Started by tjguitar, April 16, 2007, 02:08:51 PM
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Quote from: Roasted Swan on August 09, 2021, 07:03:08 AMI listened to the Cello Concerto the other day in this version;I can't fault the performance - but I found I had the same reaction I do every time I listen to this work. Love the opening movement and then as it procedes my interest wanes and by the end I'm almost bored. Still don't know why. The couplings on this naxos disc are great - Peter Donohoe is such a fine pianist. But is there an odder piece than the Grand Fantasia & Toccata. Starts as Bach on steroids for about the first seven solo minutes then hammers away with the orchestra too before the six minute early Walton toccata/fugato. More fun to listen to than my description might read. But how on earth do you programme this? It sounds hard for the soloist and feels 'big' but at just 15 minutes is not a "concerto" and a bit long as an opener!
Quote from: kyjo on September 14, 2021, 02:57:41 PMAlthough the Finzi is one of my all-time favorite cello concerti, I can understand your reservations regarding the first movement. It has a gripping opening and, later on, a soulful cadenza which builds up steam to a desperately intense coda which ends with a "scream into the abyss" (perhaps I'm reading too much into it ). But yes, the middle chunk of the movement does tend to meander a bit. Surely you can't have any reservations about the slow movement and finale, though? To me, the slow movement is one of the purest expressions of heartfelt longing ever written, and the finale sounds to me like "smiling in the face of sadness" with its indomitable sense of joy that's slightly tinged with melancholy. In light of Finzi's close-to-death circumstances while writing the work I find it all tremendously moving!
Quote from: Symphonic Addict on September 15, 2021, 08:00:23 PMEarlier I was listening to The Fall of the Leaf from this extraordinary CD. Finzi permeates his music with the purest and most sincere possible expression. It features a tune that could easily be found in film music. Just charming.
Quote from: vandermolen on September 17, 2021, 11:08:38 AMBest Finzi CD known to me although Wilfred Brown's recording of 'Dies Natalis' is perhaps best of all.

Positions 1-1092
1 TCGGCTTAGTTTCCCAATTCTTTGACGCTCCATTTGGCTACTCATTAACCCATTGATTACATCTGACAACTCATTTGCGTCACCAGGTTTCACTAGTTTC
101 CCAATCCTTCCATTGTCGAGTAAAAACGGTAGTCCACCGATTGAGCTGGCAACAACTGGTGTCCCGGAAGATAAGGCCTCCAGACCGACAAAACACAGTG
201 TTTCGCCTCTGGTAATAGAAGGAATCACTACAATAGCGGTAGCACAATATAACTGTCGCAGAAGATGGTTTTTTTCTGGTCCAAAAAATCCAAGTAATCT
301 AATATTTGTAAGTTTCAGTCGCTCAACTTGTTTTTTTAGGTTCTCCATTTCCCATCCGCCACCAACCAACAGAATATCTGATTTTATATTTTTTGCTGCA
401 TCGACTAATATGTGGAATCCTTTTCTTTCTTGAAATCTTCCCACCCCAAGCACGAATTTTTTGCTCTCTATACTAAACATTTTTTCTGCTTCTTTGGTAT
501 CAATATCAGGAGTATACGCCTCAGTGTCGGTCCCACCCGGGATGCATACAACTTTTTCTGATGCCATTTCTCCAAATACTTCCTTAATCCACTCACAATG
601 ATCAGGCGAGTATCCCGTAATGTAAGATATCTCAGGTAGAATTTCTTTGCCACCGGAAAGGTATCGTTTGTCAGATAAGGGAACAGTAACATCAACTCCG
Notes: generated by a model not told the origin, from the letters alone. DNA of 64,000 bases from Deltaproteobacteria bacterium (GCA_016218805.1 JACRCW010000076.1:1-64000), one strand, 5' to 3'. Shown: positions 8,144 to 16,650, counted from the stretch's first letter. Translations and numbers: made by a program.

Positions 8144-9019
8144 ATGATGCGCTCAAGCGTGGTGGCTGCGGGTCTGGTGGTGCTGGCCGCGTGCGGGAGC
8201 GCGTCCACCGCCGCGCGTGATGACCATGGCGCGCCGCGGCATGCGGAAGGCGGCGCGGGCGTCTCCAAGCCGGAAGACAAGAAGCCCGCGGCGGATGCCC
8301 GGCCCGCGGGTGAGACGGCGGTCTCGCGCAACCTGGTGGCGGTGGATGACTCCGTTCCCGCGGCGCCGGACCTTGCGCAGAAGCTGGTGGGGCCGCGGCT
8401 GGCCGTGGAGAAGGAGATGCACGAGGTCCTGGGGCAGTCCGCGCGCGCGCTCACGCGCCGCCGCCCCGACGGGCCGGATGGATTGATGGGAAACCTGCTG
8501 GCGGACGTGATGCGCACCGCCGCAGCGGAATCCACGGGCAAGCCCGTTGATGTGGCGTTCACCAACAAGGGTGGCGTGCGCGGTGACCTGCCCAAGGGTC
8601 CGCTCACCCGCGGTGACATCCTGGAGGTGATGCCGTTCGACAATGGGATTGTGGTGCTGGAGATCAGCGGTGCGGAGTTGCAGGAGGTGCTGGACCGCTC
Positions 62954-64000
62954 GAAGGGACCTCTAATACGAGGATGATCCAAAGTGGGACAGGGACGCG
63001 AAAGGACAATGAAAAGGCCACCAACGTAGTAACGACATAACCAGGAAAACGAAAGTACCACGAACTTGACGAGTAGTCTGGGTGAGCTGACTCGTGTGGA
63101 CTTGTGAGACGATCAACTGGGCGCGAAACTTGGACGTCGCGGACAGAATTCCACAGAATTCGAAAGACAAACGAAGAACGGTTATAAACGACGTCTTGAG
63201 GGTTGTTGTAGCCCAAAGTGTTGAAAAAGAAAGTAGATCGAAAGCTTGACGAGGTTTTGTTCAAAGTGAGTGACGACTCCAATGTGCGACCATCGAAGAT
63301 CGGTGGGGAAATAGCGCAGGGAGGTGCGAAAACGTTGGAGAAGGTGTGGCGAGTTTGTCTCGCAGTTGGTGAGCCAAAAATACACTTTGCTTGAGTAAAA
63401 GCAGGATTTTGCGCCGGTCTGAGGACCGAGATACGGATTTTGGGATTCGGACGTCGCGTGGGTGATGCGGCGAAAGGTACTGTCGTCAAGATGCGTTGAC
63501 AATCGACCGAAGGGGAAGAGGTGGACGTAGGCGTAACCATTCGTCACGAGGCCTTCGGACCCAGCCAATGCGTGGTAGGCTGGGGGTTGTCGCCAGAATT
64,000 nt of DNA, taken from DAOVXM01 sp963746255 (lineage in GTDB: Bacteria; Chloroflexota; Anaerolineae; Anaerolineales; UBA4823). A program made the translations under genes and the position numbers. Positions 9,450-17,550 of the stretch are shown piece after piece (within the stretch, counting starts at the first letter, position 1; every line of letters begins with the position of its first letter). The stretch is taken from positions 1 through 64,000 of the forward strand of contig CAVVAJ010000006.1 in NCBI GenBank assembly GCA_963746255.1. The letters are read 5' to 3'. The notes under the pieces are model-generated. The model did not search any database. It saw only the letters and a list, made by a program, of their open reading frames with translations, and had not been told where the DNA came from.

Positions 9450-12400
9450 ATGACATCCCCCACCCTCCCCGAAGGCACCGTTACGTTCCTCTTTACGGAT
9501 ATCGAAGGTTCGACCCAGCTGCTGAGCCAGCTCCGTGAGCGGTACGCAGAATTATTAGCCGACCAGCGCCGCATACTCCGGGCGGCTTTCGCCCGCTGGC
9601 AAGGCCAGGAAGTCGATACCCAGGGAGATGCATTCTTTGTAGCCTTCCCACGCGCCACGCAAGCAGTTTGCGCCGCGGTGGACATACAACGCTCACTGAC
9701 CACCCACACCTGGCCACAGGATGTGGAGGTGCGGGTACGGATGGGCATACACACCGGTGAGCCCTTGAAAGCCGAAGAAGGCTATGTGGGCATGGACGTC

Quote from: Roasted Swan on September 17, 2021, 12:35:10 PMOld territory I know but goodness the artistic and technical quality of those Lyrita recordings almost without exception was absurdly high. As a label their releases still give me collectively as much pleasure as any.......
Quote from: Irons on September 19, 2021, 11:45:48 PMThe only section of my LPs sorted by label not composer.
Quote from: Pohjolas Daughter on September 20, 2021, 03:14:20 AMInteresting! PD
Quote from: Irons on September 20, 2021, 07:44:16 AMOddly, information pertaining to Lyrita is hard, but not impossible, to come by. Richard Itter, unlike Decca and EMI, were not forthcoming with dates and recording personal for his recordings.During a discussion on a YT channel I wondered how many Lyrita recordings there actually are. Itter made 20 odd in his home studio. The first orchestral recording SRCS 31 (Ireland) 1966 and the last SRCS 130 (RVW/Foulds) in1984. There are some odds and ends, an Alwyn opera for example, but I am surprised. The sum total does not far as I can tell reach 130. I thought it would be double that.
Quote from: calyptorhynchus on August 21, 2023, 02:08:58 PMAfter reading the Gerald Finzi/Howard Ferguson Letters I decided to read Banfield's book again, (I'd read it in 1999 and couple of times since).What struck me this time much more was how Banfield really doesn't like Finzi's music (so why did agree to write the book on being asked by the Finzi Trust whether he would?). So I decided to go through and every time Banfield discusses a Finzi work and compares it unfavourable with another work or more generally with the work of another composer I have listened to the Finzi work and the work alluded to, or a similar piece by the composer mentioned more favourably. In almost all cases Finzi comes out on top for me.I think Finzi's music is a classic case of music that sounds much better than it looks on the page (as Banfield the musicologist sees it).
Quote from: Pohjolas Daughter on August 22, 2023, 04:53:28 AMYes, it seems like a strange task for someone to undertake if they didn't like the music. I do love his music and find it to be very moving...particularly his cello concerto.PD
Quote from: Roasted Swan on August 23, 2023, 05:44:27 AMSlightly off thread topic but in similar vein - A E F Dickinson's "Vaughan Williams" [Faber & Faber pub. 1963]; Dickinson is definitely a "glass half-empty" kind or writer/analyst - prone to find flaws in music before beauty or emotion. In purely research terms it has been long superseded but its still a curio as to why bother writing it in the first place!
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